I had proposed earlier that we, and life forms before us, have evolved calculating mechanisms which, when predicting future consequences from an assessment of their causes, have assumptions built in that causation in nature is purposeful - that we have in effect the will of nature to contend with. I should have added at the time that these mechanisms (some call them cognitive modules) need to operate from the further and somewhat contradictory assumption that we have the freedom to contend with nature's will.
So we seem always at cross purposes when these conflicting "wills" inevitably complicate attempts at an accurate determination of the future. This may also add up to a certain built-in distaste for paradox. Especially as we can't know when or even if either of these assumptions is correct.
Let's complicate this even further: If the assumption of purpose has led to a belief in gods or spirits, then you are virtually compelled to consider them as part of the explanation for any questions concerning life and nature. You "can't not" involve them in any of your calculations. Worse, they will have become factual considerations - no longer possibilities.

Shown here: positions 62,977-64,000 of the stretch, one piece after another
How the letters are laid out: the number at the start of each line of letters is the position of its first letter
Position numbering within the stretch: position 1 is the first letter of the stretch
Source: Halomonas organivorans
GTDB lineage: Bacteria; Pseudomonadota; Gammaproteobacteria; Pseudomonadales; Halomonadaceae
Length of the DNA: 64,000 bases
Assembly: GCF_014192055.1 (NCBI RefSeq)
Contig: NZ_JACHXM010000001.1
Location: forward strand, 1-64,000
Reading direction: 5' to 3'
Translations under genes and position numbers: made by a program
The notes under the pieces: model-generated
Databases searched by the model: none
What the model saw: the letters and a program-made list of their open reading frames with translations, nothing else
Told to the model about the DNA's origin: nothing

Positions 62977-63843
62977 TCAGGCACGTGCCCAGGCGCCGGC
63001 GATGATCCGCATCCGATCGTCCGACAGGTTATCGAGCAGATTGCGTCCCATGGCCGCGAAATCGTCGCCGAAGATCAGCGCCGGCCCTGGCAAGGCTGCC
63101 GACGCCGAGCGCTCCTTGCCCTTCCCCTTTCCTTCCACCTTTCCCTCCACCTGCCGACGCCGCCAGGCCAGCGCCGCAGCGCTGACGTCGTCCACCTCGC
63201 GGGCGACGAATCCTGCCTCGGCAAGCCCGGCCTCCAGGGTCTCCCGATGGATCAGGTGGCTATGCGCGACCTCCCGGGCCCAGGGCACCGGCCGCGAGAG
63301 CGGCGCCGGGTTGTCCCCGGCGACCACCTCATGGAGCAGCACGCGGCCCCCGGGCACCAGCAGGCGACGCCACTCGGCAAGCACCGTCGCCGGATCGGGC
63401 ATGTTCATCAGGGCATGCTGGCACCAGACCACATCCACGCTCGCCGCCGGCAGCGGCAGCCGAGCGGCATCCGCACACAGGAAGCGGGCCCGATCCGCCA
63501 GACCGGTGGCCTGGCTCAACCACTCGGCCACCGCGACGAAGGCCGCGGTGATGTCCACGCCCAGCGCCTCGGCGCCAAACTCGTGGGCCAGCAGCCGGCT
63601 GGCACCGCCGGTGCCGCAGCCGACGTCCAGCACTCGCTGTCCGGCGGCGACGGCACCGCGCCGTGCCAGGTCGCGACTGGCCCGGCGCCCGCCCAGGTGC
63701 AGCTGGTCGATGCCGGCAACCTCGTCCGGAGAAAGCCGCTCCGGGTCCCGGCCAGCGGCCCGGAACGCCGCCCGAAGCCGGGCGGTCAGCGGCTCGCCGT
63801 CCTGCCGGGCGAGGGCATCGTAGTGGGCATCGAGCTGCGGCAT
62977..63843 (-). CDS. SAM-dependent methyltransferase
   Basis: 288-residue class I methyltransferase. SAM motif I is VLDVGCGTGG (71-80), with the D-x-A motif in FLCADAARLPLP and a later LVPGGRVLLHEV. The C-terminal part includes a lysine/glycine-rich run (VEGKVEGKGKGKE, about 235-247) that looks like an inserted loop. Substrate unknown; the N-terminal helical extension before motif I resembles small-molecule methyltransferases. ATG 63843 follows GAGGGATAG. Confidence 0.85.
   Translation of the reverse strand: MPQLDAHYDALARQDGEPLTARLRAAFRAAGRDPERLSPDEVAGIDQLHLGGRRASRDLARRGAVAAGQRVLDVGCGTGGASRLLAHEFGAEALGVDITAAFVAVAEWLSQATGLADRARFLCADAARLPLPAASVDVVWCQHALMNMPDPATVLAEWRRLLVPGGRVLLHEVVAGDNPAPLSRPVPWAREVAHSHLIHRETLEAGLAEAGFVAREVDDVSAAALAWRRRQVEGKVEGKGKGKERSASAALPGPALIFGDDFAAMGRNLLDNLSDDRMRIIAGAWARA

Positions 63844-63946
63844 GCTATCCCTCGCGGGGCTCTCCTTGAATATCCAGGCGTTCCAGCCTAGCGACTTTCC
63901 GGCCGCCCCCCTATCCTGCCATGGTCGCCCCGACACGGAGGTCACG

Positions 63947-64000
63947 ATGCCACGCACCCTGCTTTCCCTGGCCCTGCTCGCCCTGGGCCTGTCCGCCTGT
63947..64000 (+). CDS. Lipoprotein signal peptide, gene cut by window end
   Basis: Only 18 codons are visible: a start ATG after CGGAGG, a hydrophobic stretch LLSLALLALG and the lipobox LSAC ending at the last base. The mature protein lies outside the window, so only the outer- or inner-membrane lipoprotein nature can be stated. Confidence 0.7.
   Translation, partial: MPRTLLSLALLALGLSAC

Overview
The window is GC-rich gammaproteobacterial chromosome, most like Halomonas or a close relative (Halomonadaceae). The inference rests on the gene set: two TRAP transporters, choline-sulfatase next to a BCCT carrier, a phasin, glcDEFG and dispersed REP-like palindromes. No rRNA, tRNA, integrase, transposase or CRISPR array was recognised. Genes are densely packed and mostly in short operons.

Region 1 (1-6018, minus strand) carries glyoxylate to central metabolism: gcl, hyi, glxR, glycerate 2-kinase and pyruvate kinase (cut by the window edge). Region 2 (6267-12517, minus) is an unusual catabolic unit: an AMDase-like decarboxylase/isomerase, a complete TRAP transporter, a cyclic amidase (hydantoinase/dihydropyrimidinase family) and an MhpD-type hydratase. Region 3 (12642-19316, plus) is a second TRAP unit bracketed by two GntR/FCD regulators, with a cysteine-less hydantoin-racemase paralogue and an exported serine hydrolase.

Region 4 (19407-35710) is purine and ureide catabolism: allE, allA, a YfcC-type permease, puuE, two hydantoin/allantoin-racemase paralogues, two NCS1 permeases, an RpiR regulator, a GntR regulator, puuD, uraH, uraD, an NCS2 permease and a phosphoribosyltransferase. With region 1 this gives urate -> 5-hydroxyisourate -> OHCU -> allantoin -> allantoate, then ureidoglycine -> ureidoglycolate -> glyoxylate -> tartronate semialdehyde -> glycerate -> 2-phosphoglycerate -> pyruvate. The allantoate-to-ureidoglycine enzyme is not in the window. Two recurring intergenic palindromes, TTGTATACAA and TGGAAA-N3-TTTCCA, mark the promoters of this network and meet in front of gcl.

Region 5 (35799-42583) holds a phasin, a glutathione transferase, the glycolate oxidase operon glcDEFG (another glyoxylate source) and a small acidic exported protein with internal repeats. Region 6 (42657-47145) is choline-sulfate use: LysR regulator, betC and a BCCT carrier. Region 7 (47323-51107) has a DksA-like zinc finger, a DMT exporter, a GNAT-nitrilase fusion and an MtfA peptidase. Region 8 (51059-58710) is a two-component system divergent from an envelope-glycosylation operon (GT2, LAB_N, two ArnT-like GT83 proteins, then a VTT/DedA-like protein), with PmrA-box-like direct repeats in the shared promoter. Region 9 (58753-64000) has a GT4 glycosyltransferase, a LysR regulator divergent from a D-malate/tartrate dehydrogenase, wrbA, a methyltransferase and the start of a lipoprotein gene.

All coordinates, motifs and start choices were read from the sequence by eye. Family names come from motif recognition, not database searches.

So would you then be able to ignore both these "facts" and the assumptions that "made" them into facts in any attempt to re-examine the correctness of your original programming, or even accept there was such a program from the beginning? Just how do you question a "truth" you know for a "fact" to be self-evident?
It would appear there is only one answer to this and perhaps to any other paradox: You (and I) can know nothing to any degree of certainty unless we concede that nothing at all is certain. (Probably.)
But if we have a will that can contend with nature's offerings, we'd be wise to see that as both our and nature's purpose - as life forms are likely nature's only construct with both will and purpose.
And as they say here in the Garden of Hawaii, "that's why hard."